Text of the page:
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James Irving (1852–1910)

by L. G. Newton

This article was published:

This is a shared entry with James Washington Irving

James Irving (1852-1910) and James Washington Irving (1871-1948), veterinary surgeons, were father and son. James was born in 1852 at Rochdale, Lancashire, England, son of John Irving, draper, and his wife Sarah, née Holden. Educated at Collier's Proprietary School, Rochdale, and at Knaresborough Grammar School, Yorkshire, he was articled to a veterinary surgeon for two years, then studied at the Royal (Dick) Veterinary College, Edinburgh, gaining his diploma in 1870. He was also awarded the veterinary art diploma of the Highland and Agricultural Society of Scotland. He opened a practice at Oldham, Lancashire, but, having married Charlotte Naomi Rothwell at Lancaster in 1868, soon entered a partnership with his brother-in-law J. P. Rothwell at Rochdale.

In 1873 Irving arrived in Brisbane and began to practise in the Logan district. The first qualified member of the profession to practise privately in Queensland, he frequently treated human patients unable to find a doctor. Settled in Brisbane from 1876 and appointed a government veterinary surgeon under the Diseases of Animals Act, 1881, he investigated a number of stock diseases, provided quarantine certificates for imported stock and served as veterinary surgeon to the postal department, the police force and the tramway company. As a major in the Queensland Defence Force and later a lieutenant-colonel, he supervised purchase of all horses used by Queenslanders in the South African War. He was honorary veterinary surgeon and a councillor of the National Agricultural and Industrial Association of Queensland and of the Queensland Society for the Prevention of Cruelty to Animals, and was also president and patron of the Queensland Kennel Club and inspector of dairies for the City of Brisbane. An office-bearer of the Royal Geographical Society of Australasia (Queensland) for seventeen years, he was also a director of the Brisbane Permanent Building and Banking Co. Ltd. Survived by his wife, three daughters and a son, he died in Brisbane on 1 December 1910 of cirrhosis of the liver and was buried in Toowong cemetery with Congregational forms. His estate was valued for probate at £16,173.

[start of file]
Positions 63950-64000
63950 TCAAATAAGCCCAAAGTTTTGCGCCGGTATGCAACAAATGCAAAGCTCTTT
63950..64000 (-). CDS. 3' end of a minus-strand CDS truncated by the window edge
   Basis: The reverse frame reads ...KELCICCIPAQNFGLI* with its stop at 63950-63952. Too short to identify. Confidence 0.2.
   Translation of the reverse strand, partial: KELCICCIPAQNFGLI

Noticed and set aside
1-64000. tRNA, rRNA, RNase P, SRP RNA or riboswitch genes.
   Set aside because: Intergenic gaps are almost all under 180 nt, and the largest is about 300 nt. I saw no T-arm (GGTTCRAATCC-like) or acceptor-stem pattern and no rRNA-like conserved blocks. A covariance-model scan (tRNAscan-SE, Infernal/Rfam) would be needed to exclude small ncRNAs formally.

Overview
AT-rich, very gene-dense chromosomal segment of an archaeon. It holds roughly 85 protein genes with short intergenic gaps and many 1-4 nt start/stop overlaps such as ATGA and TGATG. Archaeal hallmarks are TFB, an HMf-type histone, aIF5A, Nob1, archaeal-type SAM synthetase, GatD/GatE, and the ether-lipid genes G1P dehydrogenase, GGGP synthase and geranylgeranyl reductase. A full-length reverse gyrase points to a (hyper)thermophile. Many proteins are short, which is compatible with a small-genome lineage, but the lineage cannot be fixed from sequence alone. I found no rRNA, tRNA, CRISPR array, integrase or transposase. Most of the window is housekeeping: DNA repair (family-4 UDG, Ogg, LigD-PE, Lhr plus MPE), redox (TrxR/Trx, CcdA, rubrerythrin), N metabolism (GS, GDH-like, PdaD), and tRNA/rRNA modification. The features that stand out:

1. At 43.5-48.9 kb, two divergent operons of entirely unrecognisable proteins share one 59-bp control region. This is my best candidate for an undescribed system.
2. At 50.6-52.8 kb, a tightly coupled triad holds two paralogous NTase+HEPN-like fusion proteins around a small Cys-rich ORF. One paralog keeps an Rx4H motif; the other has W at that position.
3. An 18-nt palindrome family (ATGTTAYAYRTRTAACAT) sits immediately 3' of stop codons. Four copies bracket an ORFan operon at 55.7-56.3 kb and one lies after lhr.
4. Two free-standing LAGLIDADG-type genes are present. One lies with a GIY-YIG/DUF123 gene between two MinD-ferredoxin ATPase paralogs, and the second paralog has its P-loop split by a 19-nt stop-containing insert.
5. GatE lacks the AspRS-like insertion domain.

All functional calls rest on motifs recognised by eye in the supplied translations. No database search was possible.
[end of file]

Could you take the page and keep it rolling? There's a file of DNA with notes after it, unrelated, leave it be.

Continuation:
James Washington was born on 18 October 1871 at Oldham, Lancashire, and educated at the Brisbane Normal School. He then went to Scotland and graduated at the Royal (Dick) Veterinary College in 1893. Later that year he joined his father's practice and was associated with most of the same organizations as his father. He owned ponies and horses which he successfully exhibited in shows, and played polo.

Like his father, Irving was proud of his profession and at the meeting to form a professional veterinary body in Queensland on 11 June 1920 he was elected first president. In June 1924 he became one of the four Queensland councillors of the Australian Veterinary Association which absorbed the Queensland body. On 25 January 1911 in Brisbane he had married Edith Mary Thorpe Aulsebrook by whom he had one daughter. Soon after his retirement he died on 21 April 1948 and was cremated with Anglican rites. His estate, valued for probate at £65,617, was left to his family.

Select Bibliography

  • Alcazar Press, Queensland 1900 (Brisb, no date)
  • Queenslander, 24 Oct 1874.

Citation details

L. G. Newton, 'Irving, James (1852–1910)', Australian Dictionary of Biography, National Centre of Biography, Australian National University,, published first in hardcopy 1983, accessed online 17 June 2024.

This article was published in hardcopy in Australian Dictionary of Biography, Volume 9, (Melbourne University Press), 1983

View the front pages for Volume 9

© Copyright Australian Dictionary of Biography, 2006-2024

Life Summary [details]


Rochdale, Lancashire, England


1 December, 1910 (aged ~ 58)
Brisbane, Queensland, Australia

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